"The film with all the music in," Tom said, very nearly at once.
"The one that's made of music," Amy seemed to deduce he had in mind.
"I'm sure you know which that is, Paul."
He could have thought the family was imitating one of the quiz shows. If Melanie knew the title, why couldn't she say? It must be quite a few years since they'd all seen the film. No wonder the children couldn't put a name to it, and as the title came to mind at last he saw the disc where it should be, under F on the shelf. ''Fantasia," he said for anyone who needed to know. Thumbing the disc out of its case, he slipped it into the player.
The screen grew blank, unless it had already been, as the player engaged with the monitor. In a few moments a star described an arc like the skeleton of a rainbow on the screen. While the image was familiar— the Disney logo—Just now it seemed more like an omen of unnatural light. At least the disc menu lent Slater some control, and he started the film.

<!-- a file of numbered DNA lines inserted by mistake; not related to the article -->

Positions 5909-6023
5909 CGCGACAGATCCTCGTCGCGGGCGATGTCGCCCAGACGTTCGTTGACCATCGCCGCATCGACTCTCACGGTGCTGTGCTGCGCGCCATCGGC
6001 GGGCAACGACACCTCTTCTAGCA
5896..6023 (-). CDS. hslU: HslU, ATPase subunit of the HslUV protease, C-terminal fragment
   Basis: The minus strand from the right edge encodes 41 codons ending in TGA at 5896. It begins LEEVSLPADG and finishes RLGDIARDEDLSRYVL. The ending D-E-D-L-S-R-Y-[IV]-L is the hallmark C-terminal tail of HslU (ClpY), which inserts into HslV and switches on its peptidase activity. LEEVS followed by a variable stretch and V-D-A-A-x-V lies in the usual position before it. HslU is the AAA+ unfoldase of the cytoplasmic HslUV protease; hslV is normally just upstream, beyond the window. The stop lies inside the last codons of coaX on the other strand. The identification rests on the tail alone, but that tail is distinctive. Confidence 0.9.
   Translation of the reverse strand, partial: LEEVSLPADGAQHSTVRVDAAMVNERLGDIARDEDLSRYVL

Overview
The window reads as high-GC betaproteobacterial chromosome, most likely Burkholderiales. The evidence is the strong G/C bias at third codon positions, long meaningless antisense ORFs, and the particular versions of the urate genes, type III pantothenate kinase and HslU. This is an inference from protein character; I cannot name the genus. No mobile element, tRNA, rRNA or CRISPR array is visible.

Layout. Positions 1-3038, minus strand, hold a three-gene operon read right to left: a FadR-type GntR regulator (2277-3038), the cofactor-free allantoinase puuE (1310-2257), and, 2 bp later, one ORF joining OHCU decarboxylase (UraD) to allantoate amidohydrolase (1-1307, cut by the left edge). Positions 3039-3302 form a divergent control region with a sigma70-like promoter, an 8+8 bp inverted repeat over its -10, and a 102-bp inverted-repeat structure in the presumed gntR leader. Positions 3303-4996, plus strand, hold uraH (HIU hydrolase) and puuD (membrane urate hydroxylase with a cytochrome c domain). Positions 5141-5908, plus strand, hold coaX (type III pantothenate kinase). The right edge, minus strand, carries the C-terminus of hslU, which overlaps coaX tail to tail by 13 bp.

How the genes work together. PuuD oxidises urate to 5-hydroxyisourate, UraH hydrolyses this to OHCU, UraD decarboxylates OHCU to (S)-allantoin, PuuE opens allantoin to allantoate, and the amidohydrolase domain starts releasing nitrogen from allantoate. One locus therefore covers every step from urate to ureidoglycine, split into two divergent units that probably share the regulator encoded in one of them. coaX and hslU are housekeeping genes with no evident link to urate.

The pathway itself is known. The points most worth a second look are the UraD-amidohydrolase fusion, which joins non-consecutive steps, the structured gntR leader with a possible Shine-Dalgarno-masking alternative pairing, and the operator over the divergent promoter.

He remembered it well enough, and he saw that the family did. A master of ceremonies introduced the conductor and the orchestra, whose instruments began to glow as they performed a reworking of Bach. As Slater recalled, the children had been captivated, but now the transformation of the music into an extra sense unsettled him, especially once the orchestra was reduced to abstract patterns that were supposed to represent the music. They reminded him how it was composed of electronic impulses translated by the system, and how his perception of it consisted of electronic disturbances in his brain; all his perceptions did—even the thought itself, not to mention the self that was having it. Although music often sent him into a reverie, he didn't care much for this one. Since trying to make his mind blank offered no reassurance, he did his best to confine his awareness to the patterns on the screen and in his head.